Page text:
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22 October 2019, 10:47 | Updated: 22 October 2019, 20:05
British police officers investigating the death of Harry Dunn will interview the suspect under caution in the US.
Anne Sacoolas left the UK and claimed diplomatic immunity after being involved a car crash that killed the 19-year-old outside an US spy base in Northampton on 27 August.
She has now requested that she be interviewed under caution by Northamptonshire Police officers in her home country, and they will travel there shortly.
Chief Constable Nick Adderley said: "The suspect has cooperated fully with police and authorities and requested to be interviewed under caution in the US.
"She did not want to provide a pre-prepared statement, as is her right."
Being interviewed under caution means Mrs Sacoolas will have the right not to answer questions if she does not want to - but anything she does say can be used in a legal case.
During what he admitted was a "fairly unprecedented" press conference for this stage of an investigation, Mr Adderley said officers had worked "tirelessly" on the case since the accident.
He said that Mrs Sacoolas not being in the country "frustrates the investigation, but does not stop it", and that police had now passed the case on to the Crown Prosecution Service.
He added: "The suspect cooperated with police at the scene and spoke with authorities there. Officers attended the home address of the suspect next day (28 August), and again she fully cooperated."
Mrs Sacoolas, 43, has offered an apology over the fatal crash outside RAF Croughton, but has been told by Harry's mother Charlotte Charles that "sorry doesn't cut it".
Mr Adderley said Mrs Charles and Harry's father Tim Dunn had acted with "dignity and grace" since the accident, but warned family spokesman Radd Seiger to "exercise restraint in his commentary".
He said he understood the "emotion and anxiety" caused by the case, but added: "I urge him to exercise restraint in his commentary as it is not helpful."
Mr Seiger told Sky News he understood why Mr Adderley "feels that what I've been doing isn't helping for him".
But he added that Harry's family "genuinely feel" the police have "not put their best foot forward, and I think that's to put it mildly".
Mr Seiger continued: "The questions that we're asking are very simple, basic questions. As you can imagine, we're being very carefully advised by very senior lawyers in this country.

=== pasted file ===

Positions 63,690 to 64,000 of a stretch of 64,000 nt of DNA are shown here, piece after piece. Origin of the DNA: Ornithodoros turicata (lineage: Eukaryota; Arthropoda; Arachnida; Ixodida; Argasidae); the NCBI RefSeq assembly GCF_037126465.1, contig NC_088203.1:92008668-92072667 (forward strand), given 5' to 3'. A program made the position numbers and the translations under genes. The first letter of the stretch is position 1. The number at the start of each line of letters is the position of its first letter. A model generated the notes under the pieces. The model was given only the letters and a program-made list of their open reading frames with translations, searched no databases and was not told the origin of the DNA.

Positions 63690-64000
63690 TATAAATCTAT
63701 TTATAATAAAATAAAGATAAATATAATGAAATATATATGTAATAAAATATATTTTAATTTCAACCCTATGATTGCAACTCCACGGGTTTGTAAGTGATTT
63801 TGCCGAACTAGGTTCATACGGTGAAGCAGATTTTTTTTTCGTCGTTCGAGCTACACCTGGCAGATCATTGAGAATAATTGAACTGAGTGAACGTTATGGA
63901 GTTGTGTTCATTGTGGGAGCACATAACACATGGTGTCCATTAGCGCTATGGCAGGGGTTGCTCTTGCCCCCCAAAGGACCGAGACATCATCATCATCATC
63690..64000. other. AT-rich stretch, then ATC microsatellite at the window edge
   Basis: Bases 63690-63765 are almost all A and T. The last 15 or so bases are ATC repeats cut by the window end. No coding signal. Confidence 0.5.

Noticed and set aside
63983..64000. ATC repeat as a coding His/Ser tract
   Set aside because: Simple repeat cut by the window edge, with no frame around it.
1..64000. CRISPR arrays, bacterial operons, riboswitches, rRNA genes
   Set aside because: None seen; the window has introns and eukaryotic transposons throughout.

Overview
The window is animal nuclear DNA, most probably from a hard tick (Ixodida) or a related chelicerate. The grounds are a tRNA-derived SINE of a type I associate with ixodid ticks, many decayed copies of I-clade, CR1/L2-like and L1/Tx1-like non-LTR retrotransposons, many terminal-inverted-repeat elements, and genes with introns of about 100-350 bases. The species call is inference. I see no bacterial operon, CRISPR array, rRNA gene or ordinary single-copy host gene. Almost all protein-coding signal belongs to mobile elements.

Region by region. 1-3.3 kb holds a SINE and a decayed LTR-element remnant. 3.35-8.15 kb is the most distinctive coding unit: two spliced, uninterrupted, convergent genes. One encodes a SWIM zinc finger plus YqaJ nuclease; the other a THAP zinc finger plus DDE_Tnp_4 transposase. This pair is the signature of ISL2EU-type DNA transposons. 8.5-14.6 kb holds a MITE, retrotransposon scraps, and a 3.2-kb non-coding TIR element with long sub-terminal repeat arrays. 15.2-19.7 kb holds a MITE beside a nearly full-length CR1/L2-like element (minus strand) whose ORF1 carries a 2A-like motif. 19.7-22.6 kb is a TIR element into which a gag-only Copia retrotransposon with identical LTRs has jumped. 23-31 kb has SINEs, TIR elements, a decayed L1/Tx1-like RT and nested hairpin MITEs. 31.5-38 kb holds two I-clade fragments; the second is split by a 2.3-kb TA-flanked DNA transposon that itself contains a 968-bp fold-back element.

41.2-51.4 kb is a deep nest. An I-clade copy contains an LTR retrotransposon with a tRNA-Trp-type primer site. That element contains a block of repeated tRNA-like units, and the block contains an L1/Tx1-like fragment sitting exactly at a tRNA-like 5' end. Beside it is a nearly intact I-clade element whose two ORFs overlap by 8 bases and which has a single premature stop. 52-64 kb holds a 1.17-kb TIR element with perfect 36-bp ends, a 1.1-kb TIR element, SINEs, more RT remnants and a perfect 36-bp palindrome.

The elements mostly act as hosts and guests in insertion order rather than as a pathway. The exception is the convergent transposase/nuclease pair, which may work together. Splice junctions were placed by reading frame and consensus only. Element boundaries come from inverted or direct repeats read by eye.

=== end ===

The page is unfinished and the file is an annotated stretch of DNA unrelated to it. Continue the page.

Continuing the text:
"We would do nothing to jeopardise Mrs Sakoolas's right to a fair trial - she is innocent until proven guilty."
Mr Seiger has regularly spoken of the family's disappointment with how the case has been handled by the UK and US governments and was critical of a statement given by Foreign Secretary Dominic Rabb on Monday.
Mr Raab revealed that the US had warned Britain they would remove Mrs Sacoolas from the UK, and that police could do nothing to stop her from leaving.
He said the government position was that Mrs Sacoolas' immunity ended when she left the UK.
Mr Seiger said of the statement: "We are not able to believe everything he says and take it at face value."
Mr Adderley said police were supportive of the decision to delay telling the family that Mrs Sacoolas had left the UK, which had been criticised by Mr Seiger.
The force was informed on 16 September that a waiver to counter the diplomatic immunity claim had been rejected, meaning police could not involve Mrs Sacoolas in the investigation any further.
Mr Adderley said he supported the decision not to tell the family for a few days due to the timing of Harry's funeral, which came two days later.
He added that Mrs Sacoolas and her family were said to be "utterly devastated" by the accident, which happened when her car collided with Harry's motorbike.
Last week, Mrs Charles and Mr Dunn travelled to the US in an attempt to pressure authorities to return Mrs Sacoolas.
The visit included talks at the White House with President Donald Trump, during which the family was told that Mr Dunn's alleged killer was in a nearby room and prepared to meet them.
They refused, insisting such an encounter take place in Britain.